Even before I was fourteen I already knew I liked other boys, but it was mostly boys my own age or only slightly younger. By the time I was fourteen I started to realize the boys I liked hadn’t quite grown up with me, and the vast majority of those I found attractive were starting to be significantly younger than myself. I kept hoping it was just a phase, that I was ‘just gay’, but by the time I was sixteen I knew beyond the shadow of any doubt. Throughout this whole process there was no one there to ‘affirm’ my identify as a gay boy first, and as a pedophile later, because I never talked to anyone about these feelings until I was almost in my forties. I never even labeled myself a pedophile until that time, but that didn’t make me any less of one and it didn’t change my inherent sexuality in any way.
What identifying with a label — whatever label they choose — can offer these young people is a sense of community, a feeling of not being alone in the world, of not being ‘freaks’. It is a first step towards coming to terms with and accepting something that they will have to learn to live with their entire lives, and they’re just barely starting to realize and deal with. The sooner they start to accept it the sooner they will achieve some semblance of peace.
So, what should we tell young teenagers that come to us saying they’re sexually attracted to prepubescent children? Very simple. We should tell them that they’re worthy of love and belonging, of respect, that they have human dignity — and rights — that they’re not monsters, scum, trash or evil, that they’re not destined to sexually abuse a child when they grow up, or end up in jail for consuming child pornography. We should tell them that they can live a happy and fulfilling life, accepting their attractions as an integral part of themselves, but a part that doesn’t define them, let alone their actions. We should tell them they’re accepted, not judged, not hated for something they had no say in, and that those that don’t accept them, that judge or hate them do so out of ignorance. We should tell them that, if they feel like they need it, they can come out to loved ones — parents, siblings, close friends — and experience unconditional love and full acceptance, even if it’s something that must be done with extreme caution. We should also tell them that it’s possible for them to find an understanding, non-judgmental, caring professional if they feel like they need help coping with that it means to be attracted to children in terms of future life prospects, or if they need help building up self-confidence in their ability to live their lives without offending against a child.In summary, we should tell them that they’re worthy human beings, that they’re not alone and that… it gets better.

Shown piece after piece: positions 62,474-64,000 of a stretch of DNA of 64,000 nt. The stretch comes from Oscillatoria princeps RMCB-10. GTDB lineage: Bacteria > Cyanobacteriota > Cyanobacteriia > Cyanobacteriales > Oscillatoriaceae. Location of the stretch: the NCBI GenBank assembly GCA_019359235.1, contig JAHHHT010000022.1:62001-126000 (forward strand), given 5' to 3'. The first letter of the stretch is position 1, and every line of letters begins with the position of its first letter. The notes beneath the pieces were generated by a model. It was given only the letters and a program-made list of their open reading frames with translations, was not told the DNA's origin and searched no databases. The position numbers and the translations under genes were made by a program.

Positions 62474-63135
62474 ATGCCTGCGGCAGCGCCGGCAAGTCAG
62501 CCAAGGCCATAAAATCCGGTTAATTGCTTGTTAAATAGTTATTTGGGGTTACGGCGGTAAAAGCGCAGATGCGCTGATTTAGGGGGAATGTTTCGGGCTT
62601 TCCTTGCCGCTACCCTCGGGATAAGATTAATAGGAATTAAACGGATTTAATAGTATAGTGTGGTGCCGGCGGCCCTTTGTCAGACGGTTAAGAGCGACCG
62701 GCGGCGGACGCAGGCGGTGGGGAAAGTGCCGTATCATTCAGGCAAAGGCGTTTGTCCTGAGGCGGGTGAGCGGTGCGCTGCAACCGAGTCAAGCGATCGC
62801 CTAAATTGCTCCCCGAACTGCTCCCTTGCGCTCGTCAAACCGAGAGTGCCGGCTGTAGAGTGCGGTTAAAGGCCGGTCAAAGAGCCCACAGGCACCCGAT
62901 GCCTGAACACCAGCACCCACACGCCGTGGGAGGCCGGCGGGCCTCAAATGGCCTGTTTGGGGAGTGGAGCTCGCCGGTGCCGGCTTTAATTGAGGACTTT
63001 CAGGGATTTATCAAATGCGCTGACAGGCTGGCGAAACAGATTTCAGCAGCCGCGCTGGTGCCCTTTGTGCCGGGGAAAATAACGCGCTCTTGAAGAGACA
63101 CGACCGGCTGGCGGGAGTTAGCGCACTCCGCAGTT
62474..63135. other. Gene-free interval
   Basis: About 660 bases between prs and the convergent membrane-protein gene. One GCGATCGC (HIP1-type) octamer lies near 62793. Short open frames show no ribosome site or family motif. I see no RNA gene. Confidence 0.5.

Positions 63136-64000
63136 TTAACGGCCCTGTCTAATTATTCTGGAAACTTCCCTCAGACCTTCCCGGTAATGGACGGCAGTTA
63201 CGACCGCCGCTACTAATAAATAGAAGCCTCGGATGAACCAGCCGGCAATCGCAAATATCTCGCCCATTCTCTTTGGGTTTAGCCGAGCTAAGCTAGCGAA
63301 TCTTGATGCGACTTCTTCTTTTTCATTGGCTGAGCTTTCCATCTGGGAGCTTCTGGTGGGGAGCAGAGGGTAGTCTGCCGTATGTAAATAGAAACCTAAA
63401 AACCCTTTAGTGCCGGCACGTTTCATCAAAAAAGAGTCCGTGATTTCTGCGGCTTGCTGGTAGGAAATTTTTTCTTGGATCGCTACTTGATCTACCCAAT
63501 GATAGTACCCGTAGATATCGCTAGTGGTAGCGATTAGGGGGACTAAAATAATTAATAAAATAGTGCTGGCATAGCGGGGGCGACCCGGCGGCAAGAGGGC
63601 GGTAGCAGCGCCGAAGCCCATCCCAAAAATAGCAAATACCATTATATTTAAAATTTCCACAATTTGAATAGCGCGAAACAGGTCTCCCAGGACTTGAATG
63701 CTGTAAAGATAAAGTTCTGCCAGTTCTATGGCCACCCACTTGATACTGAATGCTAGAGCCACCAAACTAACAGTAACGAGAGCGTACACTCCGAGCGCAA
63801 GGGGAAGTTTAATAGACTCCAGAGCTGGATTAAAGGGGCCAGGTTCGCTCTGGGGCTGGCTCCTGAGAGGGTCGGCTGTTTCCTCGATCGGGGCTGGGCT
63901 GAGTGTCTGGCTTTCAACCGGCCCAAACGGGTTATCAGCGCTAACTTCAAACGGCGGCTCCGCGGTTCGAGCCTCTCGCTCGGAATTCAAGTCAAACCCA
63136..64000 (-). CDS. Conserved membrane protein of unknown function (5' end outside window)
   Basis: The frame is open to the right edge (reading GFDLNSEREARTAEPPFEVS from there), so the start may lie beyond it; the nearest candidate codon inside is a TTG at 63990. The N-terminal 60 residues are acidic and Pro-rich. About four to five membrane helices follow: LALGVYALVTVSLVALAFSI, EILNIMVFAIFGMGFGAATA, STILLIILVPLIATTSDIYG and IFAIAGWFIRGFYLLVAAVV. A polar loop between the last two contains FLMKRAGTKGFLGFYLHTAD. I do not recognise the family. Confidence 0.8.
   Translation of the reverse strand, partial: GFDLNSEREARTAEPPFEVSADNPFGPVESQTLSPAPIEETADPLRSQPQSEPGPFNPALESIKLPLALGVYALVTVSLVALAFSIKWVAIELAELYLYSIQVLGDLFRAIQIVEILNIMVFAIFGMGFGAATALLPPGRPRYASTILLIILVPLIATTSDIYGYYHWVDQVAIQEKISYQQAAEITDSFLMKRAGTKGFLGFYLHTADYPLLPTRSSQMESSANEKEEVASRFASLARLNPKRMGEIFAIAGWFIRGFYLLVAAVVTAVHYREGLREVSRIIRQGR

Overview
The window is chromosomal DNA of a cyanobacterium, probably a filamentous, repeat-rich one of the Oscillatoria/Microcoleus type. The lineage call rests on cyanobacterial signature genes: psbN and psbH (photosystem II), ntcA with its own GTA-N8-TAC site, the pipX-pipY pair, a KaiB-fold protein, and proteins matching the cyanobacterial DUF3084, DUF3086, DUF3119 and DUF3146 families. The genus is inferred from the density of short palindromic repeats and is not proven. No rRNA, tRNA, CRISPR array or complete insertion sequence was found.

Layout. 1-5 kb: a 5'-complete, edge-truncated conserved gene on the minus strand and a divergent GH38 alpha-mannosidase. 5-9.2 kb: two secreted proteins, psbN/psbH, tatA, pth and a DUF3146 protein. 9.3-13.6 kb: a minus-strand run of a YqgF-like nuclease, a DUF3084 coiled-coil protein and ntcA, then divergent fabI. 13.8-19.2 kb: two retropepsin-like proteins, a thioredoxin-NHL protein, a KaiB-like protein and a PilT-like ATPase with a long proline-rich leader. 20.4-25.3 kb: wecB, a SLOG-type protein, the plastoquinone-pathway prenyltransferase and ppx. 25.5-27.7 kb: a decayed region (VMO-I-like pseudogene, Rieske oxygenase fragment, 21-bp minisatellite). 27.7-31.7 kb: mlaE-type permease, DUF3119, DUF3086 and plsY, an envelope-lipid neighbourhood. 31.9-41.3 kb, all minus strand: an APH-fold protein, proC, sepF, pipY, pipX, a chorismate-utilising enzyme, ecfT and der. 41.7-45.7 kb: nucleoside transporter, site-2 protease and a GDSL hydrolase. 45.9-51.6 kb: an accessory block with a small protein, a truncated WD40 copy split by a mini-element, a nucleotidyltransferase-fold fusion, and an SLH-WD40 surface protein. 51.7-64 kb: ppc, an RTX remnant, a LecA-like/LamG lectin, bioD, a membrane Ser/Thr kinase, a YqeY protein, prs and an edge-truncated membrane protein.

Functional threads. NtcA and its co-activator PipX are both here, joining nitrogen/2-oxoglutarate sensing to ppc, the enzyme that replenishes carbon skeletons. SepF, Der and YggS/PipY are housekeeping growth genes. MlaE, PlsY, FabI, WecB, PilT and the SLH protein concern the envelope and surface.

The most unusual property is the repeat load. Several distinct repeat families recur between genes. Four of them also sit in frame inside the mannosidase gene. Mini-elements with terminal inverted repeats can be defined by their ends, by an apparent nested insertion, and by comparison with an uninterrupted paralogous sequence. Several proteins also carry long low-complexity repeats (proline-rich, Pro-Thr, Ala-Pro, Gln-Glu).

NOTE: All the messages displayed in this article were sent via the contact form of the Virtuous Pedophiles website. However, VirPed does not accept members under the age of 18. Thankfully, other anti-contact communities exist where these people can access resources and peer-support in order to help them cope with their feelings of attraction to children and everything they entail, and where they can connect with other pedophiles committed on never acting on their attractions in ways that would bring any harm to children, either directly or indirectly.
Article originally published on Medium on May 21, 2018. As of its removal by Medium on August 21, 2018, it had 1.7K views, 739 reads and 217 claps from 15 fans.